Do you think you’re a good listener? We have a questionnaire below to help you assess how good you are. If you’re not sure, read on!

The price of poor listening

Millions of pounds are lost every day in companies simply because of poor listening. In your organisation it may be only thousands, or hundreds, or maybe just twenty or fifty here and there. Whatever the amount, I’m guessing you would be amazed at how much money is lost due to poor listening skills. Consider –

In 2010, it was estimated that 11 million meetings took place in the United States each day (3 billion a year). Respected research estimates that Fortune 500 companies waste an estimated $75 million per year in meetings and much of the waste is due to the staggering cost of ineffective listening.

$37 billion is the total estimated global cost of misunderstanding based upon errors in communication within 100,000-employee companies among 400 surveyed corporations in the US and UK (average cost per company $62.4 million per year). $26,042 is the cumulative cost per worker per year due to productivity losses resulting from communication barriers of which poor listening is major contributor.

Think of how many times you may have misinterpreted instructions, heard a problem incorrectly, or missed out on business opportunities. Poor listening can lead to challenges in relationships, lack of credibility, lost contacts, inaccurate reporting, rework, dissatisfied customers and lowered productivity.

Did you know…?
• It is estimated that more than 50% of our work time is spent listening.
• Immediately following a 10-minute presentation the average person retains about half of what they hear and only one quarter of what they hear 48 hours later.
• 60% of all management problems are related to listening.
• We misinterpret, misunderstand or change 70 to 90% of what we hear.

“Oh, yes. I pride myself on being a good listener”

We all like to think of ourselves as good listeners, don’t we? Well if we’re all good listeners, why then do we so often complain about the listening skills of others? How frequently do we find ourselves talking to someone about a matter which is important to us and, whilst we speak, we are thinking, “This person just isn’t listening to a word I’m saying. Look at his body language. See where his eyes are focusing. How incredibly rude he is. What a waste of time this is. I bet I could say complete gobbledygook and he would still have that look on his face, pretending he is listening to what I’m saying.”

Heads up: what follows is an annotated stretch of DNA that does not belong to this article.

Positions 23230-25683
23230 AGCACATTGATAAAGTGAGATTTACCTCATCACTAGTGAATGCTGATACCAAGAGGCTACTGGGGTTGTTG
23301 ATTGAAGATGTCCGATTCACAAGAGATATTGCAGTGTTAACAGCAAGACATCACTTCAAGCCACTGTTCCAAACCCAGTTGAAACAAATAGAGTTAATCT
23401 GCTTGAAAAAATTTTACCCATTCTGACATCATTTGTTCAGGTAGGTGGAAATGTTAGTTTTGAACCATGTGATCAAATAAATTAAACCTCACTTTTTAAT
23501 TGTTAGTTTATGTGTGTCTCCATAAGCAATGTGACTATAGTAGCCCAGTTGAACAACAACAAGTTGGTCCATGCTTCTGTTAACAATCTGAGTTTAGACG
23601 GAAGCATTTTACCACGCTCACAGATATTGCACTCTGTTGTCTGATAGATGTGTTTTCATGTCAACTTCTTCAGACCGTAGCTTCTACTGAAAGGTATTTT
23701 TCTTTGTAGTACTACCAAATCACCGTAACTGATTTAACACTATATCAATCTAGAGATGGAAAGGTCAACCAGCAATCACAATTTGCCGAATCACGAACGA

With experiences such as this, how can we be sure that we ourselves are good listeners?

Listening Skills Assessment

Take a moment now to evaluate your listening skills

How do you believe the following people would rate you as a listener – on a scale of 1 to 5? (5 = best)

Yourself _______

Your Customers ________

Your Boss ______

Your Colleagues ______

Best Friend ______

Now add the scores together and plot the total on the spectrum below.

5 – The Brick Wall ———–|————-|————-|———- 25 – The Human Being

How did you do? Are you more like a Human Being or a Brick Wall?

Let’s take this a step further and look at listening habits.

Review the following list of poor listening habits and honestly consider how often you exhibit the tendency. Give yourself a rating as appropriate of an “F” (frequently), “S” (sometimes), or “R” (rarely).

• I pretend I’m paying attention when my mind is drifting off.
• I cut people off or finish their sentences because I know what they’re going to say.
• When someone is speaking to me, I look around the room to see what else is happening.
• I shuffle papers on my desk or start doing some other task when someone talks too long or too slowly.
• When someone is speaking, I plan what I will say next.
• When a person speaks too quickly or uses words I don’t understand, I let it go and listen only for what I do understand.

What do your scores tell you about your listening skills?

What is listening?

Hearing is one thing, listening is another. Hearing is the act of perceiving a sound by ear. Whereas Listening is truly trying to understand another person’s point of view.

Hearing happens passively. If your ears are functioning as designed, you can hear. You don’t have to think. Something happens that causes a noise, and if you’re close enough, you can hear it.

On the other hand, listening requires an active, conscious choice. To listen, you must have a purpose in your head and heart and apply mental effort. You might even think of listening as a task that requires focused attention to get accomplished.

Listening Barriers

Part of being a good listener means having to identify and overcome barriers. Review the following barriers to listening and consider what you would do to overcome them.

• You are in a noisy workspace with visual distractions.
• You are tired and/or stressed and/or in a hurry.
• The person to whom you are talking speaks very quickly or has an accent which is difficult to follow.
• You have pre-conceived expectations about what the other person is going to say.
• The person to whom you are talking uses emotionally charged words or statements.

What can you do during the next week to improve your listening skills?
• What will you do?
• How will that make a difference?
• How will you know if you have been successful in improving your listening skills?


Shirley Huntington and William Wallace
9 March 2020